This week’s representation: Smelling strips, printed on 224 gr/m2 soft paper, with a little lavender flower logo and some text. They are for the shop and for our event in December, replacing Kleenex or …..skin. The paper which originally is used for carbon drawings is quite good for this purpose; I have tested it before and it is a reasonable compromise between price and quality.
But, in contrary to the electronic world of my computer where you cut and paste with the click of a button, they come out of the printer in A4 sheets, 20 strips per page. Meaning: My manual paper cutter will turn hot in the coming days…. I just hope our happy customers will appreciate these hand crafted masterpieces, remembering me on Heather’s post on hand crafting things.

Maybe I should sign the paper strips on the back, with love from Andy and his magic computer……

Tuesday, November 22, 2005

Complex matters

As mentioned earlier: The leather theme has come to a point where it is worth waiting for a couple of weeks. Maybe, it will turn out to be a Christmas present for myself, as I intend to let it mature until end of December before a dilution in ethanol will allow final judgment. Being an impatient personality I couldn’t resist diluting a little aliquot for prior study. The development of some components in an assembly, however, is very hard to predict. I have seen it with orange flower absolute and rose especially that an initial composition changes completely, turning into sweet soapy lush mix de tous et rien. But, one can get a first idea about a composition, and an instant satisfaction. Being generation 60’s, I am kind of spoiled there…. It is like hiking in the mountains; it feels good to look back after a while to see how far you got already, reducing the pain ahead. As a matter of fact, it is very much like hiking in mountains, where your endurance is put to test on your way up and where the supposedly easy part of walking down often turns out to be much tougher on your muscles.

Thus, the leather theme: As I got many queries on what I put in, I will provide you with an overview of things that went in it. By looking at the grouping and the compounds per se, you might get an impression of how I work and think. Whether the composition will work: We will see. I expect some changes as I am also a little bit of a perfectionist, which balances the impatient nature to some extend.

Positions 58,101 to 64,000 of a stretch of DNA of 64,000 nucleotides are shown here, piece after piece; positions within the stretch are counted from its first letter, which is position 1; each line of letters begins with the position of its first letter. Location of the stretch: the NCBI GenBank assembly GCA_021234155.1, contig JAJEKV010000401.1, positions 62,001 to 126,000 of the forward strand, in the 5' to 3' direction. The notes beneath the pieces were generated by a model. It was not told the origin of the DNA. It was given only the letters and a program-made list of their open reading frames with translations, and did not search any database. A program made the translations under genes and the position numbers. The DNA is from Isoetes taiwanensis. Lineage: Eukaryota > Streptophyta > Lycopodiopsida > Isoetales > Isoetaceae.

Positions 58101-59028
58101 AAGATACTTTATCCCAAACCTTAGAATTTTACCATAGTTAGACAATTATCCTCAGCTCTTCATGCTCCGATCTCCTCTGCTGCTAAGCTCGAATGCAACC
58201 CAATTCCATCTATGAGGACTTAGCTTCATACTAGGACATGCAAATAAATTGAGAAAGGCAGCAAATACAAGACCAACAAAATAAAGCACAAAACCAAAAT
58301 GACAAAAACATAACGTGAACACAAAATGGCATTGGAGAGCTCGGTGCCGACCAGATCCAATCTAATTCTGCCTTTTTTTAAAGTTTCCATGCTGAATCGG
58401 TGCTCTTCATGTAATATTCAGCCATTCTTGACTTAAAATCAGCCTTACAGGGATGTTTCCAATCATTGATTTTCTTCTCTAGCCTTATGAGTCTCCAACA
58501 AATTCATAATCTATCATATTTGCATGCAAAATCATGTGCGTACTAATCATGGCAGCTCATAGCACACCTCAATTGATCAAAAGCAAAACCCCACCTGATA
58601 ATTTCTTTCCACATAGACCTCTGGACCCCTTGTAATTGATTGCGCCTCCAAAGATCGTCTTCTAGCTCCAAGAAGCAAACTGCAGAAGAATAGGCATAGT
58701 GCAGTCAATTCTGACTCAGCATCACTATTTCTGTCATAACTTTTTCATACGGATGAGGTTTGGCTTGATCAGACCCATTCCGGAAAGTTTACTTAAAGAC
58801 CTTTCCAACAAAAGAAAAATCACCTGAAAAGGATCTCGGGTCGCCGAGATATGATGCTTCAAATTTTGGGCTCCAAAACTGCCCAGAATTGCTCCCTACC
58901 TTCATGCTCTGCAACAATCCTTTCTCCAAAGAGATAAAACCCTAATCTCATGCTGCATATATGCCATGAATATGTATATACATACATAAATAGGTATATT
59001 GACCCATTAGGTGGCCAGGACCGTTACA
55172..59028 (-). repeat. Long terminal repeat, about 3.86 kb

Let us start with the head.
A grouping of white grapefruit, bergamot, linalool and litsea cubea with terpinylacetat for freshness, clove flower oil and carrot seed for earthy, warm accents (all within IFRA limitations). Some Bourbon geranium rounds off, with benzylsalicylate and Ylangylang already pointing towards the middle note.
In the heart you will find: Rose damascene absolute, pumped up by anethol, decenal, 4-trans, anethol and methylphenylacetate, nicely intermingling with the citrus notes in the head.
Some jasmine absolute with Isoamylsalicylate is part of the leather theme which extends right into the head and continues into the body: Cistus, oakmoss, birchtar, iso-butylchinolein, cresylcaprylate
In the woody base we find: Francincense, guiac wood, methylcyclomyrceton, vetiverylacetat, vetiverol, cedar wood (Texan), Myrrh, Sandalore (to be extended by sandalwood) and Coumarin, to be replaced by Tonka bean resinoid.
Things got kind of complicated and I might well find myself after Christmas reducing this complexity.

What I like about it so far is a pleasing start, very intense and warm citrus notes with flowery, woody spices, followed by a warm, and deep leather theme (maybe too much for the average guy) and a dryout note which is full of woody accords that last and change on drying out. January 2006 will see another post on that one….